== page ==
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"community support" Where is it?

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According to the system requirements page, Linden Lab don't support the Linux version of their viewer. It's all left to community support,

They don't provide any links. So where do I find that community support?

I have checked, and my 64-bit Linux should be able to run a 32-bit program (although there are way too many Linux users speculating as to why people are still writing 32-bit code). There are several TPVs that are compiled for 64-bit Linux, though they sometimes fail in interesting ways that suggest a poor understanding of 64-bit memory management. But it's the Linden Viewer that has the new features that I want to try out.

Anyway, where do I find this "community support"? Does it even exist?

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Thanks for the link.

The info on that page is pretty old. There's a 2015 last modified date. but the last Ubuntu version is refers to is from 2013, and the context implies it is a new version that a fix might not work for

And user groups accessed within Second Life are a bit useless when the SL viewer doesn't load.

Anyway, why don't Linden Lab even bother to put a link to that page in the footnote where they tell us they don't support Linux?

The various TPVs just work. They don't have to mess around with loading a set of 32-bit libraries (which I have anyway).

And either the syntax for the cp command has changed rather dramatically, or some of the contributors know less about what they're doing than I do,

Is Bento going to be worth trying to use any Linden Lab viewer?

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  • 3 weeks later...

UPDATED: 1/30/17-Things have changed a little using Ubuntu 14.04 x64/16.04 x64 & Linux Mint 18 x64. Here is how you still open a viewer on current Debian Linux distros: first download viewer of your choice I am going to use the latest Singularity (2017) viewer as an example although the process I am going to share works on any current viewer. So, we have downloaded the Singularity Linux Test Build 1 8 7 6866 x86 64.tar.xz, which is auto saved to our "downloads"...double click on "Downloads" which opens any files you have downloaded...slide your mouse pointer to upper top left corner of your screen...click on "Edit"...click on "Preferences"...click on "Behavior" tab...select "run executable text files when they are opened"...close that window...go back to the tar.xz download...right click on it...select "Properties"...click on "Permissions"...select "allow executing file as a program"..close that window...now right click on the tar.xz downlaod...click on "extract here"..it will auto create a folder for you...at this point I like to get rid of the tar.xz download by right clicking it...click on "move to trash"...now double click on the newly created folder...double click on the data sheet named (singularity....or firestorm...secondlife which ever viewer you used) & the viewer will open.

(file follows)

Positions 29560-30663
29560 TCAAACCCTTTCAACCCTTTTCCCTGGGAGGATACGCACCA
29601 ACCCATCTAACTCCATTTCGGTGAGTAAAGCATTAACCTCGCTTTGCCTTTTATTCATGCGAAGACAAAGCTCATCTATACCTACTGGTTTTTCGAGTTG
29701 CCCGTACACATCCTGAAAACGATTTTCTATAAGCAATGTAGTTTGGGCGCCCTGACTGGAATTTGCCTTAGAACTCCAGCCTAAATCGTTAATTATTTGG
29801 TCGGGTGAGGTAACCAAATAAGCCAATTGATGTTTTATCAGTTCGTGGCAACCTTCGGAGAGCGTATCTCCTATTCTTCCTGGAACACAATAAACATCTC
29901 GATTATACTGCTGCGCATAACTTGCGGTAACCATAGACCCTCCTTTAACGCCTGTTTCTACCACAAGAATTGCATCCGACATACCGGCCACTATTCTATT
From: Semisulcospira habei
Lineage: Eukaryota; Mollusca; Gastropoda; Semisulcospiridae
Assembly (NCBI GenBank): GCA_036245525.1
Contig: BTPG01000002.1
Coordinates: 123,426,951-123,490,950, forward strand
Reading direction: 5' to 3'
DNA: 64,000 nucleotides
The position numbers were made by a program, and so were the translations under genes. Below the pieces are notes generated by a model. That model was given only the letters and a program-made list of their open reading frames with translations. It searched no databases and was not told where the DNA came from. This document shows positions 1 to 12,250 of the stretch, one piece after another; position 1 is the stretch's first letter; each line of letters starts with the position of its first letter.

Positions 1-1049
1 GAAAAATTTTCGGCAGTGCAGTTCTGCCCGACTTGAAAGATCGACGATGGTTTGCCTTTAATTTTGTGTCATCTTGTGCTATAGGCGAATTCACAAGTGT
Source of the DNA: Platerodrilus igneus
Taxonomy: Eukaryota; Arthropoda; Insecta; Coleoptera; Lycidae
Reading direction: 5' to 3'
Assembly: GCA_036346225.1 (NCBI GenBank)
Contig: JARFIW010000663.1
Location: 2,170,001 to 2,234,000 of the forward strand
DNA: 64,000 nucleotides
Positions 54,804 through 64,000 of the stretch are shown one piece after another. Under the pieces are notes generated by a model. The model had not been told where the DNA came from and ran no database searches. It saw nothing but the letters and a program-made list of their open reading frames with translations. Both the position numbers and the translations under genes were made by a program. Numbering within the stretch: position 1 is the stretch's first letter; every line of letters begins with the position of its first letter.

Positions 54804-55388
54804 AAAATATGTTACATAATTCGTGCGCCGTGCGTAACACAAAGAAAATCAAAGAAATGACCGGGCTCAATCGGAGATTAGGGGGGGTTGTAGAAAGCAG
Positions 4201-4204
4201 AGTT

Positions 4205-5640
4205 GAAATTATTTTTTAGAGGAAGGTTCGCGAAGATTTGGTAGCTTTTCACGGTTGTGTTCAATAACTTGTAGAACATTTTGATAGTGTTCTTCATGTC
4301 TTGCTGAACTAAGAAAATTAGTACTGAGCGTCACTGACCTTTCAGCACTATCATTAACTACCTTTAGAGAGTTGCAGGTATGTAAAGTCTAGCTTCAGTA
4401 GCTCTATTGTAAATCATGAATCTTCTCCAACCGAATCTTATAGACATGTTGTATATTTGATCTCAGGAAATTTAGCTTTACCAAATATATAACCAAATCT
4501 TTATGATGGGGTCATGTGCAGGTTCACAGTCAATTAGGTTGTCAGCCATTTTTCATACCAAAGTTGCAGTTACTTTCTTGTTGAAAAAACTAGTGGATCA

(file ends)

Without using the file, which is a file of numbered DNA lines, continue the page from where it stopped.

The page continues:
Now I am going to share with you what has changed in Ubuntu 14.04 x64/16.04 x64/Linux Mint 18 x64 distros pertaining to 3rd party Firestorm & Singularity viewers. After just recently testing the latest Fiestorm-Linux x64 & latest (2017) Singularity test build viewers I am strongly advising you use a min. of 10-12 GB system RAM; especially on the latest Firestorm - Linux x64 viewer! I have nothing against the Firestorm team, but their latest x64 Linux viewer is sluggish, uses too much system resources; especially system RAM! If you attempt to use SL for a prolonged period of time with 8 GB RAM with the latest Linux Firestorm viewer you'll use it up quick & have to re-log often. Although I found the latest Singularity Linux test build faster than Firestorm's it too uses system RAM a little more quickly then previous versions.

Latest (2017) bento compatible Singularity Linux x64 viewer 1 8 7 6915 x86 64 tar.xz

Latest Firestorm Linux x86 & x64 viewers